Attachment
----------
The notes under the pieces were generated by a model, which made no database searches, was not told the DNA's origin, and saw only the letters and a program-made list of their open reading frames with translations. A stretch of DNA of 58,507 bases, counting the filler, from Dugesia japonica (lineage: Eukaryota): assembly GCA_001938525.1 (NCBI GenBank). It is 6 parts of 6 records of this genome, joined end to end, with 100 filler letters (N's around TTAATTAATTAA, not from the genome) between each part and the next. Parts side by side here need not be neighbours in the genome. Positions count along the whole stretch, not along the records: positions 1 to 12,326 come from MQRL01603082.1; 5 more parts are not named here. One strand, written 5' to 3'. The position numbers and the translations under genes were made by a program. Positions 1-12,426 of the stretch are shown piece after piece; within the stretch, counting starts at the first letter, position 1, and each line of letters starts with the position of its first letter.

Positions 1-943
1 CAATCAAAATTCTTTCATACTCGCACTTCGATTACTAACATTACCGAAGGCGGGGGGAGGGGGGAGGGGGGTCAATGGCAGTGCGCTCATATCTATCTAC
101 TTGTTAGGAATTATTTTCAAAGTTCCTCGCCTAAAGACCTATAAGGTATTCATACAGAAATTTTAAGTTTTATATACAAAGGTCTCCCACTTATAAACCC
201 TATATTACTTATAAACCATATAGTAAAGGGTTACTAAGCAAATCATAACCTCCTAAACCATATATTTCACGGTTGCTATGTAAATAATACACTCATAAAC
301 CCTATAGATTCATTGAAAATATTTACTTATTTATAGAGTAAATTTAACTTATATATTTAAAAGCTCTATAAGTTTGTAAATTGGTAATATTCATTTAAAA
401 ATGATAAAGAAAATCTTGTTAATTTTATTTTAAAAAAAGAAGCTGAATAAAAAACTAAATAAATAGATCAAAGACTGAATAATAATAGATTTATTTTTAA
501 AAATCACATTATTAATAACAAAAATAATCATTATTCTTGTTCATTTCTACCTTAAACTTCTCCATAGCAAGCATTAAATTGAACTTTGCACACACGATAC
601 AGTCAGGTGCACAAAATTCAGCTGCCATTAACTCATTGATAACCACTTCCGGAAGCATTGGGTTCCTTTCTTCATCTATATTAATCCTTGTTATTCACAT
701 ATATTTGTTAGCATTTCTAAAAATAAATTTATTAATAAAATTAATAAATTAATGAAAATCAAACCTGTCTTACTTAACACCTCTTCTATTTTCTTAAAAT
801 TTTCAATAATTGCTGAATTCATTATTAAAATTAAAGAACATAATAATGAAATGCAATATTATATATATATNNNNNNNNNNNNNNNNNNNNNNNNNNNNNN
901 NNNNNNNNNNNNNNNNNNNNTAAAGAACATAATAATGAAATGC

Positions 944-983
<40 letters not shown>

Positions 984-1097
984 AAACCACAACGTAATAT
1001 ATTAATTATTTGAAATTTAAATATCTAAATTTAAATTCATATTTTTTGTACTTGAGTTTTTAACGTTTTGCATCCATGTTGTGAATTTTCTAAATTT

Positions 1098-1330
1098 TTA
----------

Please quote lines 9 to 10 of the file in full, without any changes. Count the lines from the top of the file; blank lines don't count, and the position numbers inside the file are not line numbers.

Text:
601 AGTCAGGTGCACAAAATTCAGCTGCCATTAACTCATTGATAACCACTTCCGGAAGCATTGGGTTCCTTTCTTCATCTATATTAATCCTTGTTATTCACAT
701 ATATTTGTTAGCATTTCTAAAAATAAATTTATTAATAAAATTAATAAATTAATGAAAATCAAACCTGTCTTACTTAACACCTCTTCTATTTTCTTAAAAT